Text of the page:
A Treatise on the Culture of the Apple & Pear and on the Manufacture of Cider & Perry

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H. Procter, 1797 - Apple - 162 pages
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Page 43 - ... pea, in which the males had previously been destroyed, were impregnated with the farina of a large claycoloured kind with purple blossoms. The produce of the seeds thus obtained were of a dark gray colour, but these having no fixed habits, were soon changed by cultivation into a numerous variety of...
Page 7 - The exiftence of every variety of this fruit, appears to be confined to a certain period, during the earlier parts of which only, it can be propagated with advantage to the planter.
Page 7 - It was perhaps this circumstance that led Mr. Knight to remark, that from the description Parkinson has given of the apples cultivated in his time, it is evident that those now known by the same names, are different, and probably new varieties. But this is no evidence of such being the case, for I find there were two sorts of Golden Pippin, the
Page 51 - English horticulturist, asserts, that, "when the rind and pulp are green, the cider •will always be thin, weak and colorless ; and when these are deeply tinged with yellow, it will, however manufactured, or in whatever soil the fruit may have grown, almost always possess color and either strength or richness.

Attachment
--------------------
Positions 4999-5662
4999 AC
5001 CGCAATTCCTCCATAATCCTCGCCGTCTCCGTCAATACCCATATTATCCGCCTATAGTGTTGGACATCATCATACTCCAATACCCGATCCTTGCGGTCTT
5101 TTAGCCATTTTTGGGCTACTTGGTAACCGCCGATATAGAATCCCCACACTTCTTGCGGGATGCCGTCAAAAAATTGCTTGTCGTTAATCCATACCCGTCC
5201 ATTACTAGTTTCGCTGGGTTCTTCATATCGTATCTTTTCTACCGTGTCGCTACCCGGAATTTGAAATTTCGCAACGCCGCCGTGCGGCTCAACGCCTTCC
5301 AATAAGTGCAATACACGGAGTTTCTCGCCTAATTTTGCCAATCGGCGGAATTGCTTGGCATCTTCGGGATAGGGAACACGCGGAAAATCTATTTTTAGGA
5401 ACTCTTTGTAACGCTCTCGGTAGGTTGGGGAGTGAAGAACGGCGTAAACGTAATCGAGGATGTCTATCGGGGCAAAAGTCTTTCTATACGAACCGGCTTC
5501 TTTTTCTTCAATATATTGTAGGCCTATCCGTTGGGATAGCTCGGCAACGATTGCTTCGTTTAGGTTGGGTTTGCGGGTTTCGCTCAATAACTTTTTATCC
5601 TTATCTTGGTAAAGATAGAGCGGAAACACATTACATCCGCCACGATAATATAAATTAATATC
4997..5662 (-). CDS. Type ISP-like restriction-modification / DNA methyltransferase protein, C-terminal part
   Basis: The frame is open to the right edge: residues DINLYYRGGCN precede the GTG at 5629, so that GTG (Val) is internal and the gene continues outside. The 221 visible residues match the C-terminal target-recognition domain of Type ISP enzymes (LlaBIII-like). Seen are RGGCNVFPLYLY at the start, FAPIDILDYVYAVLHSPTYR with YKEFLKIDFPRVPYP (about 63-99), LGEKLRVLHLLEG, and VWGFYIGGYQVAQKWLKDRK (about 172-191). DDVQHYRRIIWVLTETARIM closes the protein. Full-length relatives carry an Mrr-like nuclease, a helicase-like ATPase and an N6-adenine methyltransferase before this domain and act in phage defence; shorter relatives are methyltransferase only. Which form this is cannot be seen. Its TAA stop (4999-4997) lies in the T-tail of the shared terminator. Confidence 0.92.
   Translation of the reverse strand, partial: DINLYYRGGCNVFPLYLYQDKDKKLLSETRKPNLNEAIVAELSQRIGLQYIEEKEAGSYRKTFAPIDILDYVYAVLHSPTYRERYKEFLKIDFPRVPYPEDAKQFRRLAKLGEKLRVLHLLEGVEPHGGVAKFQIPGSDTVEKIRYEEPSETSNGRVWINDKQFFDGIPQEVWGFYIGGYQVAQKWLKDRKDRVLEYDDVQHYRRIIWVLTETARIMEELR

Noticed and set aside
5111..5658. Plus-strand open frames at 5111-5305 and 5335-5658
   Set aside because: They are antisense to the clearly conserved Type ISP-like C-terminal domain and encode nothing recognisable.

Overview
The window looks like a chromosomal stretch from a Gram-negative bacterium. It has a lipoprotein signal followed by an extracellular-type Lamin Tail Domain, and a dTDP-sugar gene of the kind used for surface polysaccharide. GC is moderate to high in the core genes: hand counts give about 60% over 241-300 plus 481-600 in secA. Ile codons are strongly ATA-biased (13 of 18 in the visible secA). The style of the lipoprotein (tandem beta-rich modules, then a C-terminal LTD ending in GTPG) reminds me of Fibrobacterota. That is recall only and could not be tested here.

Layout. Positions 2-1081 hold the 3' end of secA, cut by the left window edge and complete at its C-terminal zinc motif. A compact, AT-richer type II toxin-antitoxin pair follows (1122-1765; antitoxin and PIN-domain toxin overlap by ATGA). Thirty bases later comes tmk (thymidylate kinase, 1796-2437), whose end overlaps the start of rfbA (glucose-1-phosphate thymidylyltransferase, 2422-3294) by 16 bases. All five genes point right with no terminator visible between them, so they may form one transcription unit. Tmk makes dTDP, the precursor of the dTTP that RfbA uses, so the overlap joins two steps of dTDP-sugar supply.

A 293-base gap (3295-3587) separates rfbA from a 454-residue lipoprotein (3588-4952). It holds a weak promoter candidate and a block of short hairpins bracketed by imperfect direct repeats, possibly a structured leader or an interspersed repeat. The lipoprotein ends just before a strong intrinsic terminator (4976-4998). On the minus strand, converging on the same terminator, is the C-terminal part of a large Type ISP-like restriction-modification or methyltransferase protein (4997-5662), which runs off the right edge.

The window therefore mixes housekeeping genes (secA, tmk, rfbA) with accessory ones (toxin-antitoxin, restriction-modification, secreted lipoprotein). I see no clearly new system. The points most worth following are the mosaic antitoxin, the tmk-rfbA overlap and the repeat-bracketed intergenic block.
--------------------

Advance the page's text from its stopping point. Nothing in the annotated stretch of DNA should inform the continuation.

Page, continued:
Page 153 - ... off may be known. The thick scum that collects on the surface of cider rarely appears in the juice of the pear, and during the time of the suspension of its fermentation, the excessive brightness of the former liquor is seldom seen in the latter ; but when the fruit has been regularly ripe, its produce will generally become moderately clear and quiet in a few days after it is made, and it should then be drawn off from its grosser lees. In the after management of perry the process is the same...
Page 96 - ... purpose on a large scale, and the improvement of the liquor will not nearly pay the expense of erecting them. It may reasonably be supposed that much water is absorbed by the fruit in a rainy season, but the quantity of juice yielded by any given quantity of fruit will be found to diminish, as...
Page 4 - ... vary. Therefore, he fays, ' By taking advantage of incidental variations, and by propagating from thofe individuals which approach neareft to our ideas of perfection, improved varieties of fruit, as well as of animals, are obtained. Much attention has in the prefent day been paid to the improvement of the latter, whilft the former have been almoft entirely neglccled : probably from an opinion that thefe, being natives of warmer climates, of neceflity degenerate in this.
Page 71 - ... shallow, their growth will of course be less luxuriant, and they will consequently require less room. But in low and sheltered situations, and in deep and rich soils, wider intervals should be allowed. In the former instances, twelve yards between each row, and six between each tree are sufficient: in the latter, twenty-four yards between each row, and eight between each tree will not be too much. Pruning is not in general use; the most approved method is, that of rendering thin, and pervious...
Page 44 - ... blossoms with the farina of another white kind. In this experiment the seeds, which grew towards the point of the pod, and were by position first exposed to the action of the male, would sometimes produce seeds like it in colour, whilst those at the other end would follow the female. " In other instances the whole produce of the pod would take the colour of one or. other of the parents ; and I had once an instance in which two peas at one end of a pod, produced white seeds like the male, two...
Page 10 - It is said that all efforts which have hitherto been made to propagate healthy trees, of those varieties which have...

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